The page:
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Dreher Tomkies LLP
Attorneys at Law
2750 Huntington Center
41 South High Street
Columbus, Ohio 43215
Telephone: 614-628-8000
Fax: 614-628-1600

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The Federal Trade Commission (FTC) has extended the deadline for submitting comments to its March 11, 2004 Advance Notice of Proposed Rulemaking and Request for Public Comment on regulations regarding unsolicited commercial e-mail to be issued under the CAN-SPAM Act (specifying criteria to be used in determining the “primary purpose” of an UCE message). That notice set deadlines of (i) April 12, 2004 for responsive comments and (ii) March 31, 2004 for comments regarding the nationwide “Do Not E-Mail” Registry report. The FTC received a request from several trade associations (including the Direct Marketing Association, the American Association of Advertising Agencies, the Association of National Advertisers, the Consumer Bankers Association and the Magazine Publishers of America) seeking extension of the April 12 deadline until April 20, 2004 because of the religious holidays and the need to consult more fully with their memberships to prepare complete comments. The Commission unanimously voted to extend the deadline. The FTC did not receive any formal request to extend the “Do Not E-Mail” Registry report comment period, so that comment period is now closed.


The Federal Reserve Board (FRB) has issued proposed amendments to Regulation V, which implements the Fair Credit Reporting Act (FCRA), regarding a model notice of negative information reporting for use by financial institutions that furnish negative information to consumer reporting agencies.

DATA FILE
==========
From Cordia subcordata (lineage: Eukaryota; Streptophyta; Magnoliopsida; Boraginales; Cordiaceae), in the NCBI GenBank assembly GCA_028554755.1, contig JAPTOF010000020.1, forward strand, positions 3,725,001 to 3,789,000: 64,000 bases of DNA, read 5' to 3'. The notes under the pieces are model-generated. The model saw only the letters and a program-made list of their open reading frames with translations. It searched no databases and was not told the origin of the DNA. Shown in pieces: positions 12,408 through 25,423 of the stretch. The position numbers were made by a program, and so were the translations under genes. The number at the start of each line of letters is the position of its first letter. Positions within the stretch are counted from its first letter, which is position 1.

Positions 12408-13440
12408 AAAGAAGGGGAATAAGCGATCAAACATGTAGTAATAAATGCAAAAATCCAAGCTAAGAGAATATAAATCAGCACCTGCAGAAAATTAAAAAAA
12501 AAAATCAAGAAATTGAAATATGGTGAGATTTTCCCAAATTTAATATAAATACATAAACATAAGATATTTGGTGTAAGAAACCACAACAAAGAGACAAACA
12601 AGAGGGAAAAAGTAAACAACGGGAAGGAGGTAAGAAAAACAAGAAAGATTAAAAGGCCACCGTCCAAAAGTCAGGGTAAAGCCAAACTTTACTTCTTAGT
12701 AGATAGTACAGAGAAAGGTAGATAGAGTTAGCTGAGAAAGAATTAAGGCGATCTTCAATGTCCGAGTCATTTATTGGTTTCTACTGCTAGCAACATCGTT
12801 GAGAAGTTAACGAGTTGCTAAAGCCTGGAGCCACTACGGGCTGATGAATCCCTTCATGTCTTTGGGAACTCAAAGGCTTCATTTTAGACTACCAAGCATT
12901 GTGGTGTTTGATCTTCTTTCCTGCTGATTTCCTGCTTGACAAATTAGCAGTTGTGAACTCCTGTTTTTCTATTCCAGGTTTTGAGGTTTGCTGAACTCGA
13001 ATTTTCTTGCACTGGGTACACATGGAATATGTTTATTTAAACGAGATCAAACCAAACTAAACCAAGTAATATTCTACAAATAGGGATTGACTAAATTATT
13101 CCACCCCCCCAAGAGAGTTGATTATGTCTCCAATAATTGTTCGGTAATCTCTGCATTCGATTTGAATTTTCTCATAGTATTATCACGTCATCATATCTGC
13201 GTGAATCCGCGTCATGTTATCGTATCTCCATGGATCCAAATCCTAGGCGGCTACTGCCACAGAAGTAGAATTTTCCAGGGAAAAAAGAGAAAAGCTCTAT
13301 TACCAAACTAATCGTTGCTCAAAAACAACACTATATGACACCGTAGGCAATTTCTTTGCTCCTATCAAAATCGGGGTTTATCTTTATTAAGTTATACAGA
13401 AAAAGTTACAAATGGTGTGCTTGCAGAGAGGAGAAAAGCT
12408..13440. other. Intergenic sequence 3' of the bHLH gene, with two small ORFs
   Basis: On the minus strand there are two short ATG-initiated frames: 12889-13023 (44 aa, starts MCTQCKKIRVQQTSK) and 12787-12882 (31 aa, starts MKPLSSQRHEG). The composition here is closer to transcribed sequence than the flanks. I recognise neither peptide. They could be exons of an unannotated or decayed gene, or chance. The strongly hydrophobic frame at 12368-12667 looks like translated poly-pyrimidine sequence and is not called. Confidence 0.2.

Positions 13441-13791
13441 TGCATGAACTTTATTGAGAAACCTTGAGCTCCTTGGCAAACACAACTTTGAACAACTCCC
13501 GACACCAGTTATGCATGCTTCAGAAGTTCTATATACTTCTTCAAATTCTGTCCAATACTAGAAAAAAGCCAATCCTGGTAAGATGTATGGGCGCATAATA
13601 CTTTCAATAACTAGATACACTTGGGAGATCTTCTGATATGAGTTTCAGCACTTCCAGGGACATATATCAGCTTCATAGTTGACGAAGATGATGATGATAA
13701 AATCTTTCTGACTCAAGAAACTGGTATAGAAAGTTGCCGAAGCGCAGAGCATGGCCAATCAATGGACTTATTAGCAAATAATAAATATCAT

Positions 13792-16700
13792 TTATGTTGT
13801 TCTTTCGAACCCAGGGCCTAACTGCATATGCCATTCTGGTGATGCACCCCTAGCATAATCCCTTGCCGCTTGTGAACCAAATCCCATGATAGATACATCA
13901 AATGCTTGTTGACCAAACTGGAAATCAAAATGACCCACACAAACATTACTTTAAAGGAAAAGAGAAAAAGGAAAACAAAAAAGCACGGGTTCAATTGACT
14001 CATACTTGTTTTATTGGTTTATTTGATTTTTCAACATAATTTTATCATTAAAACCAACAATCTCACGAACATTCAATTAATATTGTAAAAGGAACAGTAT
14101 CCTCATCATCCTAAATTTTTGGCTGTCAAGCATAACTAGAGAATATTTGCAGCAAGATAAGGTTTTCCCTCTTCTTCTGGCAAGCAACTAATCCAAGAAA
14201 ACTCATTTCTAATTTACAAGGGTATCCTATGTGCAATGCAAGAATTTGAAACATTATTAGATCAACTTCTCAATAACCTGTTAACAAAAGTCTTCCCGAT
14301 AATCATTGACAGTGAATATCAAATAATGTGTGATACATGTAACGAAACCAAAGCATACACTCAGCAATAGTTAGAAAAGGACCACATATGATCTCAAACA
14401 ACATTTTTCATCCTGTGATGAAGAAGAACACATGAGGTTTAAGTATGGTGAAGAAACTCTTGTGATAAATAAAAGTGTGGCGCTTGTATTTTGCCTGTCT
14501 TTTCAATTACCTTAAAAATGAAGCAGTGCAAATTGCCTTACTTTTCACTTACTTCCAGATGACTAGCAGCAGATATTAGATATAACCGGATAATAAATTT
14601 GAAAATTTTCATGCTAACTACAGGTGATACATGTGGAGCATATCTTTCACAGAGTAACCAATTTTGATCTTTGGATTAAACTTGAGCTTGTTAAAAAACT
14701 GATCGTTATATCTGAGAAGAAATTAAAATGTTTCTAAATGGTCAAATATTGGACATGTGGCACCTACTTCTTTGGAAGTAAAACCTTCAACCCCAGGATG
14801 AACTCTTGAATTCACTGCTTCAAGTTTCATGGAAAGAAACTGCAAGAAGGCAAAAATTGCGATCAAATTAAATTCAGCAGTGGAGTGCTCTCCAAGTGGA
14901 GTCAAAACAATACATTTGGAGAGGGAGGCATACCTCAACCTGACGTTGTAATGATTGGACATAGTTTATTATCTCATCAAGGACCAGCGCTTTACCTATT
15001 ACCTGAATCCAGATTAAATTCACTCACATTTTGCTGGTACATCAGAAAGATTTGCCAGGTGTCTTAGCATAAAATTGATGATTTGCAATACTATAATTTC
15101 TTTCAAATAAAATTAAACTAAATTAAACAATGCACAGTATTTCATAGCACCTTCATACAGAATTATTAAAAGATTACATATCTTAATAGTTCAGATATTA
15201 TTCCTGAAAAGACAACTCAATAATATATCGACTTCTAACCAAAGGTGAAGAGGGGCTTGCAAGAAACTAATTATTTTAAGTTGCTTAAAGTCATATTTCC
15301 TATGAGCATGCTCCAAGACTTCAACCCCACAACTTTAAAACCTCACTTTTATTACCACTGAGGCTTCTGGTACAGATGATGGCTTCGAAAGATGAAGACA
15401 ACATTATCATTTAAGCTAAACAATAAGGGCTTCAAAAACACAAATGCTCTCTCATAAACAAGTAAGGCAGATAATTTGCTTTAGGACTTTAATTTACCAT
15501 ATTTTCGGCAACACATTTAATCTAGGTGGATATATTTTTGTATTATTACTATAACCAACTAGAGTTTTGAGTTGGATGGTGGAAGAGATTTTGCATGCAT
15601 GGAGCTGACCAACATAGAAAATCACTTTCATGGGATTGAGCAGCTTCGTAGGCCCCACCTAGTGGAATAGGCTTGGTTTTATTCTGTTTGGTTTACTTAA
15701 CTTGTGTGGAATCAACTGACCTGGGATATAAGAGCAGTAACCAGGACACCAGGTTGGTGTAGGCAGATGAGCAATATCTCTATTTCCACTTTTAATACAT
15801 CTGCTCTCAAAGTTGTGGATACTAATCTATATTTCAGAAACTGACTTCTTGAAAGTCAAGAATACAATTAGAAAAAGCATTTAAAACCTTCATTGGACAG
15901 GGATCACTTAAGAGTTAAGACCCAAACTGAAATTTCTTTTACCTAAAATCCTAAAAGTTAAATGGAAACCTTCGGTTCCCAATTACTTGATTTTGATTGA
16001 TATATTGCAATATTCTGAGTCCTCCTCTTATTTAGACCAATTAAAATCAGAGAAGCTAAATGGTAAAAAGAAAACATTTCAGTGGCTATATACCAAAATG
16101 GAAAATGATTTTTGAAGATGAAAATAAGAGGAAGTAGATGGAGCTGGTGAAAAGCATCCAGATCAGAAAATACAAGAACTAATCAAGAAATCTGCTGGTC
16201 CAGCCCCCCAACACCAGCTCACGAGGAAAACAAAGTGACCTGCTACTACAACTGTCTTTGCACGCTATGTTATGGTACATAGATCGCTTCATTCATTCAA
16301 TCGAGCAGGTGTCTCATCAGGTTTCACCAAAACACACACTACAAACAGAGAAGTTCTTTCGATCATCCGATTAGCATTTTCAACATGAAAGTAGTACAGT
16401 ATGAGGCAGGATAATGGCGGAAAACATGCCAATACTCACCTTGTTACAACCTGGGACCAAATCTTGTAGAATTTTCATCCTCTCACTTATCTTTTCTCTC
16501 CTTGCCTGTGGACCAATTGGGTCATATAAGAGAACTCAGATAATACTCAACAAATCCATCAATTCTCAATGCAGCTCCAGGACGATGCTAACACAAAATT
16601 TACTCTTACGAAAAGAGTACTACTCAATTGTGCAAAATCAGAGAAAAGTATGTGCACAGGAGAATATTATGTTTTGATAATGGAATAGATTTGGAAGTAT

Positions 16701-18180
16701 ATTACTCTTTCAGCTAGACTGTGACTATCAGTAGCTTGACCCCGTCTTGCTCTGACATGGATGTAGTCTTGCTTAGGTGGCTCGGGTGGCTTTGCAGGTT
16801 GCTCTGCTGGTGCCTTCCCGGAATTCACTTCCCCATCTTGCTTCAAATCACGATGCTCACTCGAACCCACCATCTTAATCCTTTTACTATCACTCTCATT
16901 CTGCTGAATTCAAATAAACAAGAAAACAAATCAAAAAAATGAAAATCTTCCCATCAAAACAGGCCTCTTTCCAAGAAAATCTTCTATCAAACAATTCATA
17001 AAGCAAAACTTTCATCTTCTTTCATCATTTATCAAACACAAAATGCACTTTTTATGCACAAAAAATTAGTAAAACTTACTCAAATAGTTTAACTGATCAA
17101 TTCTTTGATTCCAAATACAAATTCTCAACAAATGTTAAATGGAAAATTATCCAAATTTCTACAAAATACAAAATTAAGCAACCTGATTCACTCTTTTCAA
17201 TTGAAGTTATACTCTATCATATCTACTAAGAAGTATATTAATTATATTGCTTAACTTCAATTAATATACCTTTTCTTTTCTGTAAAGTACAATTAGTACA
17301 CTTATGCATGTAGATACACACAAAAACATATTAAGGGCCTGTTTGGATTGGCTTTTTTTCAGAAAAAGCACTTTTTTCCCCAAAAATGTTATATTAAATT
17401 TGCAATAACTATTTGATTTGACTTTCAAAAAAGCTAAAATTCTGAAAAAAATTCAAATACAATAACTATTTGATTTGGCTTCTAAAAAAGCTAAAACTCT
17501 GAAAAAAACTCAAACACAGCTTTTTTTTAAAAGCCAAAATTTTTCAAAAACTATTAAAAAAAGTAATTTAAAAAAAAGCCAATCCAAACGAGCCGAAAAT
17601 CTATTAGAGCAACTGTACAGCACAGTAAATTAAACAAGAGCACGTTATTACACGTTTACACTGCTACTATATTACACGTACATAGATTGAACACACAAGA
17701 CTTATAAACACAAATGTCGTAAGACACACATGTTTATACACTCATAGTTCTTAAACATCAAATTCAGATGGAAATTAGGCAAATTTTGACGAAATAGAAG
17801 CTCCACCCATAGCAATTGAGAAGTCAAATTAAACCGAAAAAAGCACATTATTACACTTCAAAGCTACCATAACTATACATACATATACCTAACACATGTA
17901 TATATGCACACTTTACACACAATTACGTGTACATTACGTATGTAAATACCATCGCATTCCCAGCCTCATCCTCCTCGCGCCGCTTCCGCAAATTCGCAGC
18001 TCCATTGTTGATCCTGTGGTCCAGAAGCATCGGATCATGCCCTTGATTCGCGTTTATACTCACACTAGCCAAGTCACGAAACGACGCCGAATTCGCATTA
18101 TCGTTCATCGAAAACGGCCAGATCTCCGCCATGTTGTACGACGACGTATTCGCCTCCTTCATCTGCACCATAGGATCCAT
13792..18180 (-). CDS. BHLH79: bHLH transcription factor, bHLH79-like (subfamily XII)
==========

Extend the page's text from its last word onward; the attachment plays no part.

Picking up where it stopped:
Section 217 of the Fair and Accurate Credit Transactions Act of 2003 (FACTA), which substantially amends the FCRA, requires a financial institution (as defined in the Gramm-Leach-Bliley Act) that (i) extends credit and regularly and in the ordinary course of business furnishes information to a nationwide consumer reporting agency and (ii) furnishes information to such an agency concerning a customer’s delinquencies, late payments, insolvency or other default to provide a clear and conspicuous written notice of such action to the customer prior to or no later than 30 days after furnishing the negative information. Section 217 also requires the FRB to issue in final form by June 4, 2004, a brief (not to exceed 30 words) model disclosure that financial institutions may (but are not required to) use to comply with the notice requirement.

The FRB requests comment on the proposed rule by May 9, 2004. If you would like additional information or assistance in drafting comments, please do not hesitate to contact us.

Margaret Stolar